Several off the cuff reasons: contemporary academics need to be networked academics, in all senses of the word; blogs allow you to establish a research identity in the public sphere; blogs allow you to establish and participate within appropriate communities of practice; blogs allow you to document your research as a process; blogs provide an avenue for publication.
At the same time on Wednesday we had a meeting of the mostly untenured faculty in the school, in which we were told anything we put up on the web is simply a waste of time and likely to work against our tenure.
Now, the thing is, I know that it’s good for grad students to do this. I know that you need to network with other scholars and share ideas and do all the kinds of things that blogs end up being great for. I love what some of my new grad students this year are doing in their blogs, and I know that it will be good for their careers.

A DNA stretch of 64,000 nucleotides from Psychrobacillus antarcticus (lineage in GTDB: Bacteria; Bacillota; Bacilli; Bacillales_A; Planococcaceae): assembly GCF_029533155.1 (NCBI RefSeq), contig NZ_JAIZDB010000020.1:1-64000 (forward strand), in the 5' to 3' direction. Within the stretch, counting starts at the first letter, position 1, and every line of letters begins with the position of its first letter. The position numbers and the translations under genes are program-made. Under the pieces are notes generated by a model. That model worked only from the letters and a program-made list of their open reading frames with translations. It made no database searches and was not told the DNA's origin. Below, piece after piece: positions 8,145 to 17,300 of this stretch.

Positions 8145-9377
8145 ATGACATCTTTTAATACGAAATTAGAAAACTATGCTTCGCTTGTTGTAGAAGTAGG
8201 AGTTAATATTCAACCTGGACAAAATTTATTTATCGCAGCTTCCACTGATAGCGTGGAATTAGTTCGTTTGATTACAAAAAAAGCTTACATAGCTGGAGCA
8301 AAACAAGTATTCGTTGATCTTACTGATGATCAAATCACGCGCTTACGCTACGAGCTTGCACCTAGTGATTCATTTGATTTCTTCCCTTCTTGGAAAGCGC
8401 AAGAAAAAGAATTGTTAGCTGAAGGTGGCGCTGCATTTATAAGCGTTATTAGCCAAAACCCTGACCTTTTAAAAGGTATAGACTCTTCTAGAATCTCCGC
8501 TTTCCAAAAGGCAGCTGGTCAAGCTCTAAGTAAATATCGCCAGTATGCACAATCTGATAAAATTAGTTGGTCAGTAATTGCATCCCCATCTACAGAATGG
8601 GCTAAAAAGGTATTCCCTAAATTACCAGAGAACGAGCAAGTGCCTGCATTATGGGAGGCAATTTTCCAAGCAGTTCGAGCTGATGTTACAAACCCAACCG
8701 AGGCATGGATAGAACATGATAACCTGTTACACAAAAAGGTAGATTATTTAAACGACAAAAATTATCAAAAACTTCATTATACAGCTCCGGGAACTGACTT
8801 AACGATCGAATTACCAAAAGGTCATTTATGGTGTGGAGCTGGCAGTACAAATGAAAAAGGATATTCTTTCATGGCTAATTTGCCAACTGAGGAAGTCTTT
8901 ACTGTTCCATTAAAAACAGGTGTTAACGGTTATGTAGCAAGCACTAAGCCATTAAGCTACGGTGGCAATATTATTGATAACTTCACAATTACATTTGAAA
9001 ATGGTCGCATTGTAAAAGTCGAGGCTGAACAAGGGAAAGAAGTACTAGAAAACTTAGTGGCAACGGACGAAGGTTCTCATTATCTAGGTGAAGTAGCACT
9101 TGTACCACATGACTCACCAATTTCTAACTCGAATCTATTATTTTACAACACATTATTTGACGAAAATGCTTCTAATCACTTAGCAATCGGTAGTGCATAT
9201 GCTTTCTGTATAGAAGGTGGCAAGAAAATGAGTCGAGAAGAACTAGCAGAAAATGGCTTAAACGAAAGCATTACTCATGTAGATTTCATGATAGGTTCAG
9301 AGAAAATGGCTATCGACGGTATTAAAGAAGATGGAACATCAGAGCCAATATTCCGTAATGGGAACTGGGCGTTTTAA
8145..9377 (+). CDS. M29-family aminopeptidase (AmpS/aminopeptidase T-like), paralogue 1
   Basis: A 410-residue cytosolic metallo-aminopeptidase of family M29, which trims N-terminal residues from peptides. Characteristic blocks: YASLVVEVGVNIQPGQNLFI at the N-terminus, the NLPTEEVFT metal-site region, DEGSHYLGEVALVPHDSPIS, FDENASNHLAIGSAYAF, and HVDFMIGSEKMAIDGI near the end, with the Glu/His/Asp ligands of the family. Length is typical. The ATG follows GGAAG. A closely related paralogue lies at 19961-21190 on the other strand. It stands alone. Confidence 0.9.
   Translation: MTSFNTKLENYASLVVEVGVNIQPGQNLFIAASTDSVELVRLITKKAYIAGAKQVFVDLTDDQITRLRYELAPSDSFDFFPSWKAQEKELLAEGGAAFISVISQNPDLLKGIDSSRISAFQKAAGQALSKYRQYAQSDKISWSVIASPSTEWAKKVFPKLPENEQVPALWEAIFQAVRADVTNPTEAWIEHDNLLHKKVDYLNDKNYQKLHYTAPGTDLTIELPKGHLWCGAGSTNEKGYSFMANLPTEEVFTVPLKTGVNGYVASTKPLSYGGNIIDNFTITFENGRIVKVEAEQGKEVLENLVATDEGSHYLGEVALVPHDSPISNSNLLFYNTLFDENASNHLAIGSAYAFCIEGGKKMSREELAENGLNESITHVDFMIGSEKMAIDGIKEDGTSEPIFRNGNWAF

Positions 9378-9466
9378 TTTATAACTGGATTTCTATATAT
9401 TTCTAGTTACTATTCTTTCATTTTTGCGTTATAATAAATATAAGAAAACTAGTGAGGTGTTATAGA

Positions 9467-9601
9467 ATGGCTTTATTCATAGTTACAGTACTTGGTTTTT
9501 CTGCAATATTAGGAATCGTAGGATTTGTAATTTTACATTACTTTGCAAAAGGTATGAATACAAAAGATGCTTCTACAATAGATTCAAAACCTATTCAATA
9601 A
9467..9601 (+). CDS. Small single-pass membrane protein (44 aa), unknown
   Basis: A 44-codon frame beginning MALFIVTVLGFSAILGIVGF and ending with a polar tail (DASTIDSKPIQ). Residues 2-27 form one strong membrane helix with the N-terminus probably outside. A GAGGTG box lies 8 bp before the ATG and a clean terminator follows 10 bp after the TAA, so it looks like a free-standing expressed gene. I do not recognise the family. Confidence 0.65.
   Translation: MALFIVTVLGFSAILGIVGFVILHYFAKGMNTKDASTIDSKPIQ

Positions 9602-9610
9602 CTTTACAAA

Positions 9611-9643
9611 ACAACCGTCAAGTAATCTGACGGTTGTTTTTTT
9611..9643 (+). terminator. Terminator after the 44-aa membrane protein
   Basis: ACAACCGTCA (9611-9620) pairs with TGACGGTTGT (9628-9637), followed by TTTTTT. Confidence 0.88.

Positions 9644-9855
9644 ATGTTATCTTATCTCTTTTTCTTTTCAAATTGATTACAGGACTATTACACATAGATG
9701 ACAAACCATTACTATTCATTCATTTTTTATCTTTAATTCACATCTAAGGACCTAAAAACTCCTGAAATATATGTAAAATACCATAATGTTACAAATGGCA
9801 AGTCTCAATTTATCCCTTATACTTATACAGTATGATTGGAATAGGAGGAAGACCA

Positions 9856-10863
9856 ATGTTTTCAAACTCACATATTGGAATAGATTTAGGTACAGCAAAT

But I also know that the senior faculty are right. You don’t get tenure without funded research, and blogging is a waste of time.
Of course, once you get tenure, you can go back to acting like a grad student: still working hard as hell, but for the love of the work. Why can’t pre-tenure profs act like grad students and tenured faculty? Why is this process so… backward?